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dc.contributor.authorMoore, Christopher J
dc.contributor.authorEddleston, Brian
dc.date.accessioned2010-12-02T12:01:27Z
dc.date.available2010-12-02T12:01:27Z
dc.date.issued1985-04
dc.identifier.citationDiagnostic imaging, a "parallel" discipline. Can current technology provide a reliable digital diagnostic radiology department? 1985, 58 (688):309-12 Br J Radiolen
dc.identifier.issn0007-1285
dc.identifier.pmid4063674
dc.identifier.doi10.1259/0007-1285-58-688-309
dc.identifier.urihttp://hdl.handle.net/10541/116940
dc.description.abstractOnly recently has any detailed criticism been voiced about the practicalities of the introduction of generalised, digital, imaging complexes in diagnostic radiology. Although attendant technological problems are highlighted we argue that the fundamental causes of current difficulties are not in the generation but in the processing, filing and subsequent retrieval for display of digital image records. In the real world, looking at images is a parallel process of some complexity and so it is perhaps untimely to expect versatile handling of vast image data bases by existing computer hardware and software which, by their current nature, perform tasks serially. Successes in applying new imaging devices using digital technology, numerical methods and more easily available computing power are directing radiology towards the concept of all-digital departmental complexes. Hence a critical discussion of fundamental problems should be encouraged, to promote a thorough understanding of what may be involved (Gray et al, 1984) in following such a course. It is equally important to gain some perspective about the development possibilities for existing, commercially available equipment being offered to the medical community.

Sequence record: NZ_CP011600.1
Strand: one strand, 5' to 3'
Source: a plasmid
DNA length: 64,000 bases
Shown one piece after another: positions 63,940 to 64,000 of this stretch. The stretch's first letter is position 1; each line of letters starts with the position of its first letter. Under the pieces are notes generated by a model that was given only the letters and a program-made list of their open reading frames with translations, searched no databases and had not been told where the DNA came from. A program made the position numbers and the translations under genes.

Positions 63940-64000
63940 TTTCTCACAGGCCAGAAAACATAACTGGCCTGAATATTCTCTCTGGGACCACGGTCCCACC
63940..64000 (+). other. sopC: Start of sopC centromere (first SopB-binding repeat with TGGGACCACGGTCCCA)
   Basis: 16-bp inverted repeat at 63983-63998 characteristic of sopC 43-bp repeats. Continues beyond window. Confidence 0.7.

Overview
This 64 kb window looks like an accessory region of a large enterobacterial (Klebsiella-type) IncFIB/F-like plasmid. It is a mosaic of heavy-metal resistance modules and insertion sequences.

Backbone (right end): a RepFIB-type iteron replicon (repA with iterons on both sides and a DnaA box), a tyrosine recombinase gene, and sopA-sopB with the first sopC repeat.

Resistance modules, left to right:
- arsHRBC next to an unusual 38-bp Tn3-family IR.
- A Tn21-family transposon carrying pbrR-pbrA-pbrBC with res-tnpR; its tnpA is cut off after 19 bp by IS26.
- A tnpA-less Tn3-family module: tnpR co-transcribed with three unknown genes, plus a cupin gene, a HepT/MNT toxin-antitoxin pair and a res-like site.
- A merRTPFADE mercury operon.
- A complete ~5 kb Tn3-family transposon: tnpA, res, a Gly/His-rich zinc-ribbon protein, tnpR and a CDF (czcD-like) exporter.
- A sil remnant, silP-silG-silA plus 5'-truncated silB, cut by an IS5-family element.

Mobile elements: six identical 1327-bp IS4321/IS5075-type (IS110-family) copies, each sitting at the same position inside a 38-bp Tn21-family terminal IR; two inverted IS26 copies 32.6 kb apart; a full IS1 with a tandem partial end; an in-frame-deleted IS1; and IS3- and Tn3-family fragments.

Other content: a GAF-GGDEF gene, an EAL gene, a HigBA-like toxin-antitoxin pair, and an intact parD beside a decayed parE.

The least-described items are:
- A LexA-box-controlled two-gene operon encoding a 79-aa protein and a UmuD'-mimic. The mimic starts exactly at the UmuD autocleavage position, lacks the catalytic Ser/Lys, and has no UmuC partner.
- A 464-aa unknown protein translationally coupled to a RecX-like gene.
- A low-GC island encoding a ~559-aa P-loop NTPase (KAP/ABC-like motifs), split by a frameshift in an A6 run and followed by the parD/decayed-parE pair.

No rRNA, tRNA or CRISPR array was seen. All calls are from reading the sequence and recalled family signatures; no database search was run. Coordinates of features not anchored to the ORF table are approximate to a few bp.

dc.language.isoenen
dc.subject.meshComputers
dc.subject.meshHumans
dc.subject.meshInformation Systems
dc.subject.meshRadionuclide Imaging
dc.subject.meshTechnology, Radiologic
dc.titleDiagnostic imaging, a "parallel" discipline. Can current technology provide a reliable digital diagnostic radiology department?en
dc.typeArticleen
dc.contributor.departmentDepartment of Medical Physics and Bioengineering, Christie Hospital and Holt Radium Institute, Manchesteren
dc.identifier.journalBritish Journal of Radiologyen
html.description.abstractOnly recently has any detailed criticism been voiced about the practicalities of the introduction of generalised, digital, imaging complexes in diagnostic radiology. Although attendant technological problems are highlighted we argue that the fundamental causes of current difficulties are not in the generation but in the processing, filing and subsequent retrieval for display of digital image records. In the real world, looking at images is a parallel process of some complexity and so it is perhaps untimely to expect versatile handling of vast image data bases by existing computer hardware and software which, by their current nature, perform tasks serially. Successes in applying new imaging devices using digital technology, numerical methods and more easily available computing power are directing radiology towards the concept of all-digital departmental complexes. Hence a critical discussion of fundamental problems should be encouraged, to promote a thorough understanding of what may be involved (Gray et al, 1984) in following such a course. It is equally important to gain some perspective about the development possibilities for existing, commercially available equipment being offered to the medical community.


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